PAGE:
Rutherford's Model of Atom - MCQ Practice Set

01. What was the primary objective of Rutherford's scattering experiment?
a) To investigate the chemical properties of gold atoms
b) To test Thomson's Plum Pudding Model of the atom
c) To study the behavior of electrons in the gold foil
d) To measure the mass of α–particles
Answer: b) To test Thomson's Plum Pudding Model of the atom
Explanation: Rutherford's primary objective was to investigate the structure of the atom and test the Plum Pudding Model proposed by J.J. Thomson. The experiment aimed to understand how α–particles interacted with the atoms in the gold foil, which would provide insights into the atomic structure.

02. What were the observations made during Rutherford's scattering experiment?
a) Most of the α–particles were absorbed by the gold foil
b) A majority of the α–particles passed through the gold foil undeflected
c) All α–particles were deflected by large angles
d) None of the α–particles interacted with the gold foil
Answer: b) A majority of the α–particles passed through the gold foil undeflected
Explanation: The observations from Rutherford's experiment showed that most of the α–particles passed through the gold foil undeflected, indicating that the atom is mostly empty space. This contradicted Thomson's Plum Pudding Model, which suggested a uniform distribution of positive charge throughout the atom.

03. What was the significance of the few α–particles being deflected by large angles in Rutherford's experiment?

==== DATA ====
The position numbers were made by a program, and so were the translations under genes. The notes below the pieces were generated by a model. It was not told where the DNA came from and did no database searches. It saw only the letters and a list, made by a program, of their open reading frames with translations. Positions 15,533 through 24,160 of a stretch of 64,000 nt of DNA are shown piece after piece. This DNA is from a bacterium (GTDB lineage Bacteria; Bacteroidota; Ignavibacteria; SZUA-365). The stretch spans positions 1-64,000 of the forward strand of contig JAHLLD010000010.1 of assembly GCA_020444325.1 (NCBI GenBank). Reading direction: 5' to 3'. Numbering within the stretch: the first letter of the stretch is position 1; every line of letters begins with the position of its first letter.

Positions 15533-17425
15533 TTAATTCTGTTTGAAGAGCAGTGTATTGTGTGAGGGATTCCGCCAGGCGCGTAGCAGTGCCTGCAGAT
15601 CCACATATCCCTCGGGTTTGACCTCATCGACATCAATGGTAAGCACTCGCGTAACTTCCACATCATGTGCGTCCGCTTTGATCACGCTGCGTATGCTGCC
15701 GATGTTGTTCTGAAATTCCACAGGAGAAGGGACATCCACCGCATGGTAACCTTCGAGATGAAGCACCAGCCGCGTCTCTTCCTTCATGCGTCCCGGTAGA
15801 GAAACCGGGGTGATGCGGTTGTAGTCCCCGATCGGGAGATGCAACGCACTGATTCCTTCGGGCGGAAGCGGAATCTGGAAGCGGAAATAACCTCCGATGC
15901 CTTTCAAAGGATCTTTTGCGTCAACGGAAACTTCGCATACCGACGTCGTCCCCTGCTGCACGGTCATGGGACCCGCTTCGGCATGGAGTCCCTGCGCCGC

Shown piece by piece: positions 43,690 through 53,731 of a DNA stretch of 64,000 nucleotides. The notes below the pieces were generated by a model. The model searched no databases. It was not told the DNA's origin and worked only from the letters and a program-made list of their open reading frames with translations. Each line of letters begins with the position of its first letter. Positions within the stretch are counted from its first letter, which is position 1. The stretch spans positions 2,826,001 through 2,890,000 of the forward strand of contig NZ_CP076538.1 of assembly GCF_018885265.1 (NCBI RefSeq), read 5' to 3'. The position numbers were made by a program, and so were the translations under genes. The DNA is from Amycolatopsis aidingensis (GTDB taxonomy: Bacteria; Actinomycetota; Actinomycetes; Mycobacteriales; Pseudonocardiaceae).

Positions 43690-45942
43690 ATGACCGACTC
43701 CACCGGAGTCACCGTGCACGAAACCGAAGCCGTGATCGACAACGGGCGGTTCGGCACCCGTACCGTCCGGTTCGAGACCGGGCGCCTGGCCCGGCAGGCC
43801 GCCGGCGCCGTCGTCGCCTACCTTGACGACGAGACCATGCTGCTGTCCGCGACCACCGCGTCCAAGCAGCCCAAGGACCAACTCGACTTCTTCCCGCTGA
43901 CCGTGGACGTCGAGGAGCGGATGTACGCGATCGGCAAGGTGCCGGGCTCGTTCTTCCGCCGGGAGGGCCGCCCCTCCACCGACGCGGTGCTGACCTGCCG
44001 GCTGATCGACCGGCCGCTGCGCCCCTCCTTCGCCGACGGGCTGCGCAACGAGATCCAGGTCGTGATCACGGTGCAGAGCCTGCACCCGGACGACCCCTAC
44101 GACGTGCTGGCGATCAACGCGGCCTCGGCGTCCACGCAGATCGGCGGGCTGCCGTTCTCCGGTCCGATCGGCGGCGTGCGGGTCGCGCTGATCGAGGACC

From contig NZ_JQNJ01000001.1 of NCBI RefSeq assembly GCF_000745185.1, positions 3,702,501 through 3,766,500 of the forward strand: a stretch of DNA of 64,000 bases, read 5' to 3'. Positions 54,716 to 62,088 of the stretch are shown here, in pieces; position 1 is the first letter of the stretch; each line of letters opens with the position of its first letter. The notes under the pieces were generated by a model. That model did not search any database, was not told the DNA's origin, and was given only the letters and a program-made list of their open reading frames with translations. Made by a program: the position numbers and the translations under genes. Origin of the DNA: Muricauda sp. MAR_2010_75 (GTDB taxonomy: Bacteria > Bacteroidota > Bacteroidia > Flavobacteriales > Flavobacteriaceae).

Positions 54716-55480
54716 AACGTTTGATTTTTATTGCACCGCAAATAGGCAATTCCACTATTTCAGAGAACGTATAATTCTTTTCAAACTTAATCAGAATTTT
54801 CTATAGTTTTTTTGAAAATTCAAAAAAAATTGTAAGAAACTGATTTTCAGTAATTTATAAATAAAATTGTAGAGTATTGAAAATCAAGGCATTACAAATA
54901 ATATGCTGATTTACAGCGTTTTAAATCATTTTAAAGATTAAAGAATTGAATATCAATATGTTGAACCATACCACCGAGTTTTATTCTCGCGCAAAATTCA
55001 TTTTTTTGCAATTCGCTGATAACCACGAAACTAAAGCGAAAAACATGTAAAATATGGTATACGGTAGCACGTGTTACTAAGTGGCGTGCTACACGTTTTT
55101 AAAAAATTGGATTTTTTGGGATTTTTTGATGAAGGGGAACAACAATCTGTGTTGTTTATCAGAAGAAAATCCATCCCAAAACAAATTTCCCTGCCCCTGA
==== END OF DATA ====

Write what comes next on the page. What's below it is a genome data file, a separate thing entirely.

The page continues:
a) It confirmed Thomson's Plum Pudding Model
b) It indicated the presence of negatively charged electrons
c) It revealed the existence of a positively charged nucleus
d) It disproved the existence of the nucleus in an atom
Answer: c) It revealed the existence of a positively charged nucleus
Explanation: The deflection of a few α–particles by large angles suggested the presence of a concentrated positive charge within the atom, which repelled the positively charged α–particles. This observation led Rutherford to propose the existence of a dense, positively charged nucleus at the center of the atom.

04. How did Rutherford calculate the size of the nucleus compared to the size of the atom?
a) By measuring the mass of the gold foil
b) By analyzing the energy of α–particles
c) By comparing the radius of the atom to the radius of the nucleus
d) By determining the number of electrons in the gold foil
Answer: c) By comparing the radius of the atom to the radius of the nucleus
Explanation: Rutherford calculated the size of the nucleus compared to the size of the atom by comparing their respective radii. He found that the nucleus occupies a negligibly small volume compared to the total volume of the atom, with the radius of the nucleus being much smaller than that of the atom.